The Audubon Zoo announced Thursday that the six-day-old critically endangered western lowland gorilla born on September 4 has died.
The infant was the first gorilla birth at Audubon Zoo in 24 years and the first offspring for 13-year-old Tumani.
The zoo says that animal care staff noticed on Wednesday evening that the gorilla infant seemed lethargic and weak in the arms of the mother.
The infant was transferred to the Zoo's animal hospital, but they say the veterinarian team could not revive the infant.
The infant's mother, Tumani, is currently being monitored by Audubon’s veterinary team and the entire troop was given the opportunity to grieve the loss of the infant.
Audubon says that extra precautions were taken leading up to the birth including working with Tumani on maternal training to prepare her for possible staff assistance in feeding or caring for the infant.
“There are many risks involved with gorilla births and unfortunately, it is not unusual for a first-time gorilla mom to lose an offspring,” said Dr. MacLean, Audubon’s Senior Veterinarian in a press release. “Our veterinary team worked with outside medical experts on site including Species Survival Plan Gorilla Birth Management Team, OB-Gyns, and neonatologist to help us prepare and manage this birth.”
Staff says that the mother and baby initially appeared to be doing very well and that animal care staff found that the infant was feeding and progressing well.
A cause of death, according to the zoo, is underdetermined. They say that it appears there was a lack of adequate lactation from the mother to support the infant.
A necropsy is planned to determine cause of death. Results will be available in a few weeks, they say.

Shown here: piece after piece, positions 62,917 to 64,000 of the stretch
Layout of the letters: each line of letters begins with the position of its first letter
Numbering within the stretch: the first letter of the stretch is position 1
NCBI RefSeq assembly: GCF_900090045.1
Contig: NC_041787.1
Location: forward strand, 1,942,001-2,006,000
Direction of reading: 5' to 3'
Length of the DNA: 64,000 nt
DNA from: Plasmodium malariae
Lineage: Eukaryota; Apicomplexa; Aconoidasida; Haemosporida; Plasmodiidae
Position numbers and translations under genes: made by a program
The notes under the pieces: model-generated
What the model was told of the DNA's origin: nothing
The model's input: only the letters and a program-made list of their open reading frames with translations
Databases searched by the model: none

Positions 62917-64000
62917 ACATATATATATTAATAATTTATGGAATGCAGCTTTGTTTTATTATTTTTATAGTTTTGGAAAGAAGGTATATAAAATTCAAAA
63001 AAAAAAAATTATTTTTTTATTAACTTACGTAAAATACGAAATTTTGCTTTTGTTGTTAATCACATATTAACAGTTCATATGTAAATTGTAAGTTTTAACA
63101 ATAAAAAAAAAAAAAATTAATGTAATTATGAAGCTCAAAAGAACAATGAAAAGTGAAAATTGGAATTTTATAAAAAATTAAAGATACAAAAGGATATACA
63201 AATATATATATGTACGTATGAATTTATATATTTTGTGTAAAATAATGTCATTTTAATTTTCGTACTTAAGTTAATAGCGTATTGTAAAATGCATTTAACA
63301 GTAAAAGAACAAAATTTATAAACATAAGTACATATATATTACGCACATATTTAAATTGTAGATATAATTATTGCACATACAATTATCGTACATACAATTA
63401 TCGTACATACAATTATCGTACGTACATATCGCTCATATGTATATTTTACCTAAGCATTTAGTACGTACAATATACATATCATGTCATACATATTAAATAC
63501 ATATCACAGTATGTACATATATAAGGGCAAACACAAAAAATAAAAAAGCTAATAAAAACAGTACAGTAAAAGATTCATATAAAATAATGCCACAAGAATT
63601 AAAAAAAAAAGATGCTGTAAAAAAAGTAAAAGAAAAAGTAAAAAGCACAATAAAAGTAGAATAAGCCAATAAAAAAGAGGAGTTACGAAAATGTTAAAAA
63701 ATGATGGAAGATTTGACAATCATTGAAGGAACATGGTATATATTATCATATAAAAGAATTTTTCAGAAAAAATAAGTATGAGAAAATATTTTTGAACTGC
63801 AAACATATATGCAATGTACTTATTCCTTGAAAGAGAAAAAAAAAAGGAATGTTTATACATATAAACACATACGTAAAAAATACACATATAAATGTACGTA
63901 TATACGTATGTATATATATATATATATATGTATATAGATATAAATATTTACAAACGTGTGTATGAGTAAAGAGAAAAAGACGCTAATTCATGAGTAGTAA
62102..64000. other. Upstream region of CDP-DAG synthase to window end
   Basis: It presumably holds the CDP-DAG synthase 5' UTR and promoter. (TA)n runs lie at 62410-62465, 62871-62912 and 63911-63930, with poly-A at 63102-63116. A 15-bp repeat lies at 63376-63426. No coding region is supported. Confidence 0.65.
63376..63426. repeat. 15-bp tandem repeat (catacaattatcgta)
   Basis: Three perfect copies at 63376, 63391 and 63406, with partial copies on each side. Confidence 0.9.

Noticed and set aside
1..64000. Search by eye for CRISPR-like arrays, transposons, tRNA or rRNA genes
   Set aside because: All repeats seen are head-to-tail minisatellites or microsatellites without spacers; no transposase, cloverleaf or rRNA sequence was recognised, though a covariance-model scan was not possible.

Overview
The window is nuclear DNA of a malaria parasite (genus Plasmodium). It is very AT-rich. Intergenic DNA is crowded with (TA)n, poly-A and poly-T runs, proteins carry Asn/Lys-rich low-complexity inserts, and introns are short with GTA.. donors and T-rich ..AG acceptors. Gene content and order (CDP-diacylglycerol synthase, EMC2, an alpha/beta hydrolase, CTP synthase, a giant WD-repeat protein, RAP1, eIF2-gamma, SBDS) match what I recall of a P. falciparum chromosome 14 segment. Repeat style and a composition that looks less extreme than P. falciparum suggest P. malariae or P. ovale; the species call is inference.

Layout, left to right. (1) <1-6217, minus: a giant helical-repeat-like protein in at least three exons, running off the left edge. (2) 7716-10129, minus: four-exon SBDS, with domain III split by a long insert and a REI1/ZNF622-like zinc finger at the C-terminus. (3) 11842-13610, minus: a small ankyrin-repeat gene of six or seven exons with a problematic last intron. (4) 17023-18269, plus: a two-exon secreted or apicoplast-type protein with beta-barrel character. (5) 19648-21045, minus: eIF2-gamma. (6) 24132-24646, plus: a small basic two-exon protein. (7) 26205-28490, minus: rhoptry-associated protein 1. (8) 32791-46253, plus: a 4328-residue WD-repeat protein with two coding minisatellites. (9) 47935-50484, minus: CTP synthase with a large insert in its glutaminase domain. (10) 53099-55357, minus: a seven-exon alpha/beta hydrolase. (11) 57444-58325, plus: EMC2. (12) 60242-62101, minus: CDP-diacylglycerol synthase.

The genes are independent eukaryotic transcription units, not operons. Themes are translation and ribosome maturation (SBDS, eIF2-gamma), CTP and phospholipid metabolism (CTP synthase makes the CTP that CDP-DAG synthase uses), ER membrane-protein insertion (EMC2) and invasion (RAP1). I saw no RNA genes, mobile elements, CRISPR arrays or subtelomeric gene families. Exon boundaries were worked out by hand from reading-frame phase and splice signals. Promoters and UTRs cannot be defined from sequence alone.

“We are heartbroken over the loss,” said Ron Forman, Audubon Nature Institute President and CEO. “This has been a work in progress for many years, from the introduction of the new troop members to the announcement of the birth, everyone involved has worked tirelessly. I am incredibly proud of our team. We will continue to contribute to the conservation of this amazing species.”
The World of Primates section of Audubon Zoo will remain closed until further notice.
The zoo is encouraging the community to share their condolences with the Audubon team on social media or to drop off sympathy cards at the front entrance of Audubon Zoo.
Audubon Zoo’s gorillas are part of the Association of Zoos and Aquariums Species Survival Plan. The Gorilla Species Survival Plan manages 354 gorillas in 48 North American zoos to ensure a genetically diverse population and the long-term sustainability of the species.
Many gorilla populations have reportedly declined or disappeared over the past few decades due to illegal hunting, disease, habitat loss, and an increase in poaching.
“It has been reported that in the wild 42% of western gorilla mortality rates happen in the first year of life,” said Audubon’s Executive Vice President and Chief Operating Office Dr. Kyle Burks, PhD, Animal Behavior. “It’s very difficult to lose an animal in our care, but we understand the significance of this birth and the pivotal role Audubon and fellow AZA-accredited zoos play in saving this critically endangered species from extinction.”
Stay in touch with us anytime, anywhere.
To reach the newsroom or report a typo/correction, click HERE.
Sign up for newsletters emailed to your inbox. Select from these options: Breaking News, Evening News Headlines, Latest COVID-19 Headlines, Morning News Headlines, Special Offers